Jess pointed out
, there seems to be a dearth of medical literature on "genetic sexual attraction"-I checked out one database and found very little on humans though there was some stuff on songbirds and mice. Which is odd, given that the ever-changing makeup of families today would suggest that it's worth study. Maybe feeling attracted to somebody you're genetically related to is a legitimate syndrome, or maybe it's just a ready-made excuse for own-child molesters to justify their actions. I have to say, the skeptic in me inclines toward the latter. Then again, it's plausible that biological siblings, raised apart and meeting as adults, would feel overcome by a disorienting tangle of emotions that might include attraction. The same, I guess, could apply to a biological parent and the child given up for adoption, as in the case of Aimee Sword.
I'm surprised that so little has been written about it because the topic does come up when professionals talk about adoption and the issues it raises. Several years ago, researching a book on reproductive technology, I heard GSA mentioned at conferences, typically in discussions about whether adoptees should meet their birth parents (and siblings) and what can happen when they do. I think the argument for why GSA might exist runs this way: When biological siblings are raised in separate households, the incest taboo doesn't have a chance to develop. And at least some research has shown that like attracts like, so when they meet as adults, there is nothing to mitigate that attraction. Ditto for kids raised apart from their biological parents. Even if it's legit, though, it would seem that most people successfully resist those feelings, so Aimee Sword, whose lawyer says she " can't understand " her appalling behavior, has no excuse. And her biological son, the victim in all this, was no consenting adult.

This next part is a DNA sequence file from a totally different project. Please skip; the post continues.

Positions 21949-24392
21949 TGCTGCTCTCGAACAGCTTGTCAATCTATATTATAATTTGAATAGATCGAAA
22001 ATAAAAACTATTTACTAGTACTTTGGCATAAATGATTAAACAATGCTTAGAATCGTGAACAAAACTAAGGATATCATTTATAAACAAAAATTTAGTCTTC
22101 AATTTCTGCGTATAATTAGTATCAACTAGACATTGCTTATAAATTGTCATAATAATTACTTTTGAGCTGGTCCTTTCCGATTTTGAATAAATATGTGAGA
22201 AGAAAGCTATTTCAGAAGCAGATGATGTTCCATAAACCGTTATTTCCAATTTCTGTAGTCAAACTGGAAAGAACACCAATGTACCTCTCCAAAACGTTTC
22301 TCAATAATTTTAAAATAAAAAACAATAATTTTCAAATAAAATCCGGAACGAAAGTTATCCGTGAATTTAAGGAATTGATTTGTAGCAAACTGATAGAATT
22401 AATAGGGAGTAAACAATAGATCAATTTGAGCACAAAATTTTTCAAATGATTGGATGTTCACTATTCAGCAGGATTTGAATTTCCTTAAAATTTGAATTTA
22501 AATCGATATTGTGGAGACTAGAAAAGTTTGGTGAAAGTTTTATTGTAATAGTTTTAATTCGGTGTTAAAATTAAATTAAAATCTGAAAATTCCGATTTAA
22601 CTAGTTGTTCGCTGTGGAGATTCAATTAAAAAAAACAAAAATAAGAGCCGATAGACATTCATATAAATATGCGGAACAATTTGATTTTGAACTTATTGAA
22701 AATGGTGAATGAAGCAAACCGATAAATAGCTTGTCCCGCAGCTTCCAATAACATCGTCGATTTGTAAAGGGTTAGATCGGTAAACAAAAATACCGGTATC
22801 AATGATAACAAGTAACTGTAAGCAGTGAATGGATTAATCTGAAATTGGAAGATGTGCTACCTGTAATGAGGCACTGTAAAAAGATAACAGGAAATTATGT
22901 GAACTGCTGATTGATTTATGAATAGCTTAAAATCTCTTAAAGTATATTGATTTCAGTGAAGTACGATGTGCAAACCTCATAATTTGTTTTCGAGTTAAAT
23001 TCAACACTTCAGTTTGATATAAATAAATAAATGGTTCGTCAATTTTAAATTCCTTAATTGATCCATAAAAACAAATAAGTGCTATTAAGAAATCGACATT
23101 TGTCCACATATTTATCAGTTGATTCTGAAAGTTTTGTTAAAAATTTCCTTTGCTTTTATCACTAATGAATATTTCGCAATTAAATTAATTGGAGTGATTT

Jess is right, though, that we may be hearing more of this in the future-not only because people like Sword may use social networking to track down or stay in touch with biological offspring who were adopted. It's also a concern in the explosively growing sperm- and egg-donation industry, which is so little regulated in this country that the same sperm donor may be responsible for scores of births. I interviewed a woman who, pregnant with sperm-donor twins, happened to meet a woman who lived across the street from her who was also pregnant with sperm-donor twins. Chatting, the two discovered that they had used the same donor. Which was less surprising than you might think: Both women were Jewish; both worked in the same field; both shopped at the same local sperm bank; both tended, given their similar interests, to gravitate toward the same donor pool. As they worked their way through the implications, they realized that their four kids, half-siblings, would attend the same school. What if the two women hadn't met or compared notes? What friendships might have developed among their children? Is it any surprise that one of the moms eventually took her kiddies and moved far, far away? Given that this seeming coincidence does, in fact, happen, it might behoove the therapeutic community to study genetic sexual attraction and whether it exists. Parents of sperm- and egg-donor offspring do worry that their kids might meet and marry relatives, in the course of random dating; if GSA increases the likelihood, they'd doubtless like to know that, as well.
If GSA does exist, it seems to operate mostly among people who are related but did not grow up together. Which also raises the question: How does the incest taboo-or whatever mechanism prevents siblings raised together from feeling attracted to one another-work? The Freudian line of reasoning, I think, would hold that young children do feel incestuous urges, and that part of human development is getting over this. Evolutionary biologists might argue that liaisons between those who are genetically related produce weak offspring, so we are disinclined toward them. (The literature I scanned on the animal kingdom suggested that scent may be one way to detect genetic relation and avoid inbreeding.) The Greeks saw all of this as a rich engine of tragedy, if nothing else. Interestingly, the same Guardian article that Jess references points out the work of Finnish anthropologist Edward Westermarck, who theorized that there is a natural aversion-not a natural attraction-between kids raised in proximity, which develops as a result of "overfamiliarity and boredom." The article talks about studies done in kibbutzes in Israel, which found that those kids, unrelated but raised in the closest intimacy, were, as adults, strikingly disinclined to marry or have sex with one another. So it does seem to be familiarity that breeds, if not contempt, then unattraction. And guess it could work the opposite way for siblings raised apart.
Then again, I suspect that a great number of genetic relatives, meeting for the first time, are overwhelmed by feelings of ... neutrality, puzzlement, and the sense of: How could I possibly be related to this stranger? Which is also a common feeling in families, even among people raised together.
Photograph of mother and son at the beach by Stockbyte.